I am trying to determine the result of a cross validation process. Is it just a set of standalone models which is produced after each cross-validation round, or is there some kind of final model which is "aware" of all the models created by the Kfold rounds and benefits from them?
The main purpose of a validation procedure is to obtain an accurate estimate of model performance. In brief, in a typical hold out validation, the total dataset is split into a training and test set. A model is then trained on a training set; however, the model's performance (e.g., accuracy) is evaluated on the test set. The idea here is that estimating performance on the same dataset that you used to train the model is obviously going to give you a biased estimate of performance. The performance estimate on the test set is supposed to be a more accurate / unbiased representation of how the model will perform when deployed. However, the randomness of the train-test split may yield spurious results, especially when datasets are small.
This is where cross-validation comes in. Cross-validation repeats this procedure multiple times using different train-test splits on the same dataset. The performance on the different test sets are then averaged over all the iterations giving a more accurate estimate (along with confidence bounds if you calculate the standard deviation) for the model's performance. This averaging approach is much less dependent on a single train-test split, which by chance may not have been representative of the distribution of the overall dataset.
Thus, to answer your question, a cross-validation generates multiple models on (overlapping) subsets of data that are not 'aware" of each other. A k-fold cross-validation, for example, will execute k iterations, generating a new model at each iteration. This scikit learn user guide explains cross-validation (and its many variations) very well.
The cross-validation procedure, as mentioned, is used to get an accurate estimate of model performance in the real world. It's main purpose is not to generate a final model. The final model can be generated by training on the total dataset, but you would not then estimate accuracy by evaluating the performance of that model on the total dataset (as explained this would be a highly biased estimate). Instead, use the average accuracy from the cross-validation.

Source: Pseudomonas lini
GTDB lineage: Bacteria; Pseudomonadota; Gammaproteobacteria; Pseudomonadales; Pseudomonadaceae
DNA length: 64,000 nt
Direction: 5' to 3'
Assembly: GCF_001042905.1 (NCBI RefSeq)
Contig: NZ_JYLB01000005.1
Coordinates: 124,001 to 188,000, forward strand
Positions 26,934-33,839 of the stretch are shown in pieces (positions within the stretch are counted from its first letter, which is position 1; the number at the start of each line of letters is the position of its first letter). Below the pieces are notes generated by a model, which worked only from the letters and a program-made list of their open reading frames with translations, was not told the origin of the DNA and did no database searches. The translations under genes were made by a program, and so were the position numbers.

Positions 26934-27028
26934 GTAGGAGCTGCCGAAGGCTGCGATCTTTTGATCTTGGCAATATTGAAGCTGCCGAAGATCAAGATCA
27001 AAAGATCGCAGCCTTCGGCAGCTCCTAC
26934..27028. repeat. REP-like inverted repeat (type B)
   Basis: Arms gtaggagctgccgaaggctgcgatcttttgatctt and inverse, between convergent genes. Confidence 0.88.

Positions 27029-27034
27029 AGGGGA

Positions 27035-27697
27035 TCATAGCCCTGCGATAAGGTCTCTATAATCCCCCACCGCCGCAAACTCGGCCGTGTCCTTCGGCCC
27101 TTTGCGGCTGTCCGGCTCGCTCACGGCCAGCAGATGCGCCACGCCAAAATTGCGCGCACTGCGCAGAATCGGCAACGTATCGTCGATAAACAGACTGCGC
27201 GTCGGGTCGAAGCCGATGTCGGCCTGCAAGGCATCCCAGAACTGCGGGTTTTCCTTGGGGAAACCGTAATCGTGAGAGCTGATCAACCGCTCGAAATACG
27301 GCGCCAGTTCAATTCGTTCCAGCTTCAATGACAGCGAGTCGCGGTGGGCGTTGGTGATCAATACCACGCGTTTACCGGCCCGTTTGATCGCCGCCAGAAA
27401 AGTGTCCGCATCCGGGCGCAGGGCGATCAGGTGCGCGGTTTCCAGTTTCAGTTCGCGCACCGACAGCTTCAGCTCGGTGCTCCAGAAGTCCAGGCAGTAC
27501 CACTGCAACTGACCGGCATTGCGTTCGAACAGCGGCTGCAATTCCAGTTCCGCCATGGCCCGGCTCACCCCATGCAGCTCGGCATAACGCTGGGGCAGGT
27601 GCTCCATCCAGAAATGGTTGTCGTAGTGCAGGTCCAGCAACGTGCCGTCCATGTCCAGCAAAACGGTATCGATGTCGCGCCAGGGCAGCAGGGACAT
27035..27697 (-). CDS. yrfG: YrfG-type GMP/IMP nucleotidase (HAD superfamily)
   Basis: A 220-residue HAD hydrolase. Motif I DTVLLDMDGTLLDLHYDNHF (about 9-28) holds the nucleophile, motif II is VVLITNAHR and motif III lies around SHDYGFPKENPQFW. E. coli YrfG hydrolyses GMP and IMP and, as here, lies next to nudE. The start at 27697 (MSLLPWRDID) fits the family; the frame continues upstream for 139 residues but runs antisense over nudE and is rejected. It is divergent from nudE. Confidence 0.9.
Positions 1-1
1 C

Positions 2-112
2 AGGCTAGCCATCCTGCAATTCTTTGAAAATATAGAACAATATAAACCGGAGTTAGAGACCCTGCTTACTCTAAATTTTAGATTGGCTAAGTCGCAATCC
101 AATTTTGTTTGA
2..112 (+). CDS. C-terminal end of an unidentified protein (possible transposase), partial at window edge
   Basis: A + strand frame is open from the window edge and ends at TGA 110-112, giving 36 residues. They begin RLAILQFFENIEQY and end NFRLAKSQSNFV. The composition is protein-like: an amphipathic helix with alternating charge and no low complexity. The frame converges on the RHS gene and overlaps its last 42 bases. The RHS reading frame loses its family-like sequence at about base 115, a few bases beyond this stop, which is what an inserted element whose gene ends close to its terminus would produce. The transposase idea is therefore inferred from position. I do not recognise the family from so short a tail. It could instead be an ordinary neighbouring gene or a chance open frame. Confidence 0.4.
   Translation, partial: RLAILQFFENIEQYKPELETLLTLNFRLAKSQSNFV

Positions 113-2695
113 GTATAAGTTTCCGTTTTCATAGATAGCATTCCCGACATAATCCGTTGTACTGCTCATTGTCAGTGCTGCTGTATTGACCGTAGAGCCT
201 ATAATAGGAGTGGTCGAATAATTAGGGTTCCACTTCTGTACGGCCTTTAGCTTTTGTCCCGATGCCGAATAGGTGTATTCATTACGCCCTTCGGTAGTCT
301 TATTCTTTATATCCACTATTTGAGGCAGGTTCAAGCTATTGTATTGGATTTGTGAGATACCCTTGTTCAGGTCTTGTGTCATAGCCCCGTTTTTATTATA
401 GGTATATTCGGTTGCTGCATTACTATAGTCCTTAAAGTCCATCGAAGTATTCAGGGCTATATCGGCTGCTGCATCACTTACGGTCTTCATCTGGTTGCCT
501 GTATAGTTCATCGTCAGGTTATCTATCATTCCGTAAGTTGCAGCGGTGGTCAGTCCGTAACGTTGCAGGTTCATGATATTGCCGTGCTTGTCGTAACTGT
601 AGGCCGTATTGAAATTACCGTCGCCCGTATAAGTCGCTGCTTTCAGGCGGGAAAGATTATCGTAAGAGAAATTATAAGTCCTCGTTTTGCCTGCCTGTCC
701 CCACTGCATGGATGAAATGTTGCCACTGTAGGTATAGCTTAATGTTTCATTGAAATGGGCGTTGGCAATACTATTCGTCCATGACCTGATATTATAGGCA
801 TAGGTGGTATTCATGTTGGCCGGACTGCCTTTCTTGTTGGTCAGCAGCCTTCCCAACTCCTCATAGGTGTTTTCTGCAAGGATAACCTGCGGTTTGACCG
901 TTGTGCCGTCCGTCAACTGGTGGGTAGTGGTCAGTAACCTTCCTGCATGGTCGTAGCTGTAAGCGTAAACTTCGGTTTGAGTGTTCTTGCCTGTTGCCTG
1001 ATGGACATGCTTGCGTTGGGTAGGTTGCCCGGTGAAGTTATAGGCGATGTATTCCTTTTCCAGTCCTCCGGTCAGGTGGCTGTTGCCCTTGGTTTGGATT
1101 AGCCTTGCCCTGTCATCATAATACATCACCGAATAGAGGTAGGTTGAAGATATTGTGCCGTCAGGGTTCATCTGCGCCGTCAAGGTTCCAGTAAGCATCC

As an aside, if you decide to save these models after each iteration, you can combine them to make an ensemble model. However, that is not technically a part of the cross-validation procedure.
$\begingroup$ Thank you. Things start getting more clear thanks to your answer. Still, probably misunderstood something previously, not regarding the cross validation but the "simple" validation. Please, correct me if if I am wrong in the following: A-during an epoch the weighs are adjusted each batch as I understand. The adjustion of weights after each batch is based on training set ground truth - nothing to do with validation set here here, right? B-If A is right, than, the validation is being done at the end of each epoch, but not with a goal to adjust weight, but in order to estimate. Right? $\endgroup$– IgorJan 8 at 13:53
1$\begingroup$ My pleasure. It seems like you are referring to training of neural networks here by your use of "epoch". The same principles apply. A) and B) are correct. Generally, the data are split into train-validation-test sets for training neural networks . $\endgroup$ Jan 8 at 16:58
1$\begingroup$ After each epoch, the performance of the model is assessed on the validation set. The purpose is to assess for over/underfitting. These articles will help you understand those concepts [1, 2, 3] $\endgroup$ Jan 8 at 17:04
1$\begingroup$ Thank you again. Your explanations are very clear. $\endgroup$– IgorJan 8 at 18:30